Maintaining Marble Countertops


mcdermott remodeling taking care of marble countertopsAh, marble – the most luxurious of natural stones! Marble countertops have long been a status symbol for homeowners. Each slab is elegant and unique, and it can be a significant selling point when putting a house on the market. 

But if you want marble toppers in your kitchen, you should know how to maintain them. Marble, while being elegant and highly sought-after, is not exactly super durable. It needs care to keep it looking fresh and shiny. If you’re going to invest in a marble countertop, you should prepare yourself to invest a little effort as well. If you love the look, the time spent will be well worth it. 

Marble Has Its Pros and Cons 

Marble is prone to stains and discoloration that come from frequent use. No matter how well you care for your marble, it will, inevitably, start to show its age over time. Most will agree, it’s almost impossible to keep it looking pristine, especially in areas where you cook. If you’re looking for the “glass-half-full” perspective, the wear and tear add character to your countertop – it’s unique, and it has a story to tell! 

But regardless of the ‘beauty marks’ that come with use, there are simple ways you can care for your marble that fit easily into your cleaning routine. Proper care and careful maintenance will help your marble countertop retain its youthful glow for years to come. 

Seal It Real Good 

The first step to taking care of any marble countertop is to seal it. Marble is more porous than other stones, meaning it needs to be protected, so it doesn’t absorb stains or moisture. Once you’ve just purchased and installed your beautiful marble, it’s time to seal. It’s easy to do it yourself if you know how. 

mcdermott remodeling taking care of marble countertops

There are several different finishes for marble surfaces, including polished and honed. Polished will give you a glossy, high-shine look, while honed produces a more matte effect. However your marble countertop is finished, you need a sealant specific to that particular finish. 

You can buy a penetrating sealant at almost any local hardware store for under $50. Clean your countertop with water first and then let it dry completely before applying the sealant. Read the instructions on the product thoroughly, as not all application methods are the same. The seal should last about a year if applied properly. You’ll know it’s time for reapplication when you notice that water no longer beads on the surface. 

Routine Cleaning and Care 

The sealant will protect your countertops, but it can only do so much. You should be cleaning your marble daily by wiping it with a soft cloth, water, and gentle cleansers such as dish detergent. Avoid cleaning with harsh chemicals, as they can strip the sealant right off, making your countertops more susceptible to stains and etching.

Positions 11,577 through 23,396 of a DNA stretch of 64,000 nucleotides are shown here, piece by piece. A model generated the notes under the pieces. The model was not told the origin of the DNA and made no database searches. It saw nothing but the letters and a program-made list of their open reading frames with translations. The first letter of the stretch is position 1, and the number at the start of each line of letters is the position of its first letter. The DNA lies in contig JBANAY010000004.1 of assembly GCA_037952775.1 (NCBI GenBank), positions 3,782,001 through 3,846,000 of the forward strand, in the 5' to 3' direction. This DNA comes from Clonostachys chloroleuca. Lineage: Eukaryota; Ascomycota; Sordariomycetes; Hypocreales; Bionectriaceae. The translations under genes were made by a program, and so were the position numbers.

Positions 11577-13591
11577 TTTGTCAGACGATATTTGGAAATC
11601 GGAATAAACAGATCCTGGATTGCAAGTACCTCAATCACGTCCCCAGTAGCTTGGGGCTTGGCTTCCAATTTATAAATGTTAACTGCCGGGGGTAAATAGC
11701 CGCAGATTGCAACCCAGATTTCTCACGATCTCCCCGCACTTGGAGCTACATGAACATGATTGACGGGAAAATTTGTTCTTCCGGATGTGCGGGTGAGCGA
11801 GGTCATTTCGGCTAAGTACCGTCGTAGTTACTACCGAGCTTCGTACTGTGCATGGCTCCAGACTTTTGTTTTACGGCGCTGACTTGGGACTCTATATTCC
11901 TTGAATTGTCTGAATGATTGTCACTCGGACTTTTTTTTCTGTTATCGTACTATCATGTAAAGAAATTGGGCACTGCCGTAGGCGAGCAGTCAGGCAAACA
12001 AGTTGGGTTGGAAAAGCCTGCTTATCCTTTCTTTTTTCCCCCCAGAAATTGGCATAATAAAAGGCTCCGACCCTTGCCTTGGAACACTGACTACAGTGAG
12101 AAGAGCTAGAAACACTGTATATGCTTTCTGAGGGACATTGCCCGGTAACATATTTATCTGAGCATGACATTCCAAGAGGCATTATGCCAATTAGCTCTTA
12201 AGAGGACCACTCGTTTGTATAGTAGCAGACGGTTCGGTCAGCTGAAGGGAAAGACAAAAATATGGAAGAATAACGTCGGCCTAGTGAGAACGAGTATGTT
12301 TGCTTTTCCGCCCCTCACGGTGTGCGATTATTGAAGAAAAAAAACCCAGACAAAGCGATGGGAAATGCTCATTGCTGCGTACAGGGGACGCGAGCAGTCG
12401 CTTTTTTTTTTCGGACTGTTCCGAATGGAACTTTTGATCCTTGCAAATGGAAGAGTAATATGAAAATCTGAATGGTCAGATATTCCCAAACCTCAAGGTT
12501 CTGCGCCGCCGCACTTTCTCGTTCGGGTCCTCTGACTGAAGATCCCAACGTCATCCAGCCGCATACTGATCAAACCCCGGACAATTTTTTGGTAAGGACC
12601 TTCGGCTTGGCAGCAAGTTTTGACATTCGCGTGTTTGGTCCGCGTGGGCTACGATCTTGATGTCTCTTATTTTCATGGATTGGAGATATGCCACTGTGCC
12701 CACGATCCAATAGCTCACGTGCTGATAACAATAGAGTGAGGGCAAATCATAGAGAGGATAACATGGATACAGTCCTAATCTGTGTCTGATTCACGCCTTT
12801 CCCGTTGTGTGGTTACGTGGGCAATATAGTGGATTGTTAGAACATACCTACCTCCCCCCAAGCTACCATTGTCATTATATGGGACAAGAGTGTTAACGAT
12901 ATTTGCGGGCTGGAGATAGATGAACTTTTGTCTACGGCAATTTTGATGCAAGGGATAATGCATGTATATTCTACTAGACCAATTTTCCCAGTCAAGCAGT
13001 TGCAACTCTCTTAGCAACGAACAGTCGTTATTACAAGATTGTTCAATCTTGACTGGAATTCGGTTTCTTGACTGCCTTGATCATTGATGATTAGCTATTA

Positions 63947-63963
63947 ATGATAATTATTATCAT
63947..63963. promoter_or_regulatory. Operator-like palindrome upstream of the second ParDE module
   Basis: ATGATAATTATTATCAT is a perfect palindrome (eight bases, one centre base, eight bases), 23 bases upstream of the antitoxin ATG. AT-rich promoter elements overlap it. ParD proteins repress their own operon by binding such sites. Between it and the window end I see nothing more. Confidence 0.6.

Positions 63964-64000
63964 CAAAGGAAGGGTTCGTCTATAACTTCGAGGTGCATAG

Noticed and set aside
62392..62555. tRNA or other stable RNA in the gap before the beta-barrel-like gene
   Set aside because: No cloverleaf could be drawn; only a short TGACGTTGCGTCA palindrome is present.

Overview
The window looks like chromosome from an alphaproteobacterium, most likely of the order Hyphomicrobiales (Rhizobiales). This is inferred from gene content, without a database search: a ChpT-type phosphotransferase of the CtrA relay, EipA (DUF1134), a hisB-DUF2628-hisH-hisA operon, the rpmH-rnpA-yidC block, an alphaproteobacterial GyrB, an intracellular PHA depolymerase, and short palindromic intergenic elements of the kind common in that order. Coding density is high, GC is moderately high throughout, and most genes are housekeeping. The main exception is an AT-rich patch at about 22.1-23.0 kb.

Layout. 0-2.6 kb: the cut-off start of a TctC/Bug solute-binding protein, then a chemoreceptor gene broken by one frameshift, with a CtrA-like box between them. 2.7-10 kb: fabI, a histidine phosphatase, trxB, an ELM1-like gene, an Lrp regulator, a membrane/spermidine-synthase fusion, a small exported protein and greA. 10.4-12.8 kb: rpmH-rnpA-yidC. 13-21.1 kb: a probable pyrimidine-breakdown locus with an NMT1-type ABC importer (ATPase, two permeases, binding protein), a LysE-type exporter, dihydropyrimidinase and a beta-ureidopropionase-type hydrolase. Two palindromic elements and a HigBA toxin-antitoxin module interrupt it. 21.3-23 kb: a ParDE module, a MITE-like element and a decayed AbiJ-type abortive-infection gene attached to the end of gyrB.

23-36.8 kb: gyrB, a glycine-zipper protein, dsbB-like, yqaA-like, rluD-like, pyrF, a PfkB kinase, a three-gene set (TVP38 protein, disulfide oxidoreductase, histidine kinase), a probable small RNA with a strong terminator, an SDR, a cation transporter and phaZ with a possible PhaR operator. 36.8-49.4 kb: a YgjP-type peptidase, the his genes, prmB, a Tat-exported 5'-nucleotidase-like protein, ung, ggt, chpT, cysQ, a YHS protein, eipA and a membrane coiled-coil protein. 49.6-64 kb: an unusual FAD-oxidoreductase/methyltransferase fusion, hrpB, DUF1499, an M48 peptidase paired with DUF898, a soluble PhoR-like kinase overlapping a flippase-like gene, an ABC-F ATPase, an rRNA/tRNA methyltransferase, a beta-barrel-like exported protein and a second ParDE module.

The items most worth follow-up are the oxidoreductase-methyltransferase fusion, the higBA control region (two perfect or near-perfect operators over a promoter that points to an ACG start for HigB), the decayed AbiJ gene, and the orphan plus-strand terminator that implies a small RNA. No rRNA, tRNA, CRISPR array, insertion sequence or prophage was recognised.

Use large cutting boards and coasters to prevent spills and rings. When spills do happen, wipe them up straight away, as they can absorb and stain the marble in less than 24 hours. 

The Deep Cleanse 

mcdermott remodeling taking care of marble countertopsAcidic substances like tomato juice, vinegar, citrus, and even coffee can leave dull-looking marks called etchings on your marble. If etchings or deep stains do appear, it is possible to get rid of them with a bit of elbow grease and good luck. Break out the more aggressive cleaners like Ajax, bleach, or polishing powder and use an abrasive sponge. These agents will remove the sealant, allowing you to get down to the stain on the surface. 

Once you’ve done this, the de-sealed area will look shinier than the rest of your countertop. You’ll have to remove the rest of the sealant the same way. Let it sit and dry, then reapply the sealant over the entire surface. 

When it’s Time To Call In the Pros 

If all else fails, it may be time to bring in the cavalry. Professional stone refinishers can remove etchings and heavy stains with industrial-grade grinders or fine-grit sandpaper. If you feel up to it, you can even use fine-grit sandpaper to buff out nicks and blemishes yourself. As before, just reseal the marble once you’re finished the job. 

If you really can’t get those stubborn stains out, you might just have to get used to them. Think of it this way; marble countertops show the character of the homeowner. Like a person, they have flaws and quirks that make them unique. And often, you may be the only one that notices them. 

To learn more about marble countertops, reach out today. Our design-build team brings almost three decades of renovation experience to the table, and we’d love to show you how we can help.  

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